- 3404 Altamont Ave., owned by Yosef and Benjamin Zigdon, has been cited for numerous violations over the past six years.
- 3411 Altamont Ave., owned by George and Minnie Williams, has been cited for numerous violations over the past two and a half years.
Youth Advisory Commission Fund
Council established a restricted fund, entitled the Youth Advisory Commission Fund, and authorized the department of community services to accept monetary donations to this fund. The fund will support the Youth Advisory Commission, which was established to advise council on youth activities, programming and other issues affecting youth.
New city manager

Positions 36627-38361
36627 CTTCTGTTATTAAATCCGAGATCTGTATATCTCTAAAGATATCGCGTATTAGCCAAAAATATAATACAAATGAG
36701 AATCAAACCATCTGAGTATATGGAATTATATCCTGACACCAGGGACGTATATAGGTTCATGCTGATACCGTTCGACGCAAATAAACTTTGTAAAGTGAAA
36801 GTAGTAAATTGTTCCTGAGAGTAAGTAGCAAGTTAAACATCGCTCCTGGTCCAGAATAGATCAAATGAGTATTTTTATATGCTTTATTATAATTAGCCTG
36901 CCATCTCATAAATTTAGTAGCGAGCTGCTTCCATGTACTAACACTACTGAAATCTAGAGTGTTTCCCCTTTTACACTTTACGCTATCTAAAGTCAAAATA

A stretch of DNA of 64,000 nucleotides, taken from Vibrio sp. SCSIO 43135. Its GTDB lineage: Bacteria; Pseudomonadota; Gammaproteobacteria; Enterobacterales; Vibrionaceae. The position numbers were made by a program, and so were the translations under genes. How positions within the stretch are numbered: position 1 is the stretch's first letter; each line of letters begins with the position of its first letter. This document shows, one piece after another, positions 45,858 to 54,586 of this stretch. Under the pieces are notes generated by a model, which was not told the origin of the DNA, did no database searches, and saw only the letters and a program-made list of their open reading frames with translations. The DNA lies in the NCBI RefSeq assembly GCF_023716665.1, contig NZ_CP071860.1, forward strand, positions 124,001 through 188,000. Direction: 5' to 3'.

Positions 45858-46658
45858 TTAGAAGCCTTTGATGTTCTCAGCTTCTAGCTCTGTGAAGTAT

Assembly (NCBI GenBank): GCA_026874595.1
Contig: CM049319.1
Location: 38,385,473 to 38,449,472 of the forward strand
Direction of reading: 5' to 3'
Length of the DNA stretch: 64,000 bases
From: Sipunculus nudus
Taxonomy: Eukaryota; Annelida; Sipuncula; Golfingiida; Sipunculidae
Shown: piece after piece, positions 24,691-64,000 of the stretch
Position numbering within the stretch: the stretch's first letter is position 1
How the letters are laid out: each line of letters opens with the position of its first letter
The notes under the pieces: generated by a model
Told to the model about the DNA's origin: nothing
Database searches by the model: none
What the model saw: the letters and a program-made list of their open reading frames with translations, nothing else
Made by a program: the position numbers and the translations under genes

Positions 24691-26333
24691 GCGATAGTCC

Council appointed Tanisha R. Briley as city manager effective Aug. 1, and authorized an employment agreement with her.
Council members praised and thanked Susanna Niermann O’Neil for doing a fantastic job as acting city manager and for the level of staff morale under her leadership. Law Director John Gibbon, speaking on behalf of city staff, expressed how grateful they were for O’Neil’s leadership for the past sixteen months.
Noting that hiring the city manager is council’s most important job, Council Member Dennis Wilcox stated that Briley is articulate, thoughtful and knowledgeable. Mayor Edward Kelley thanked the Novak Group for their help in the search process and noted that Briley knows the area, having been educated locally at Collinwood High School, The Ohio State University and Cleveland State University.
LWV Observer: Blanche Valancy.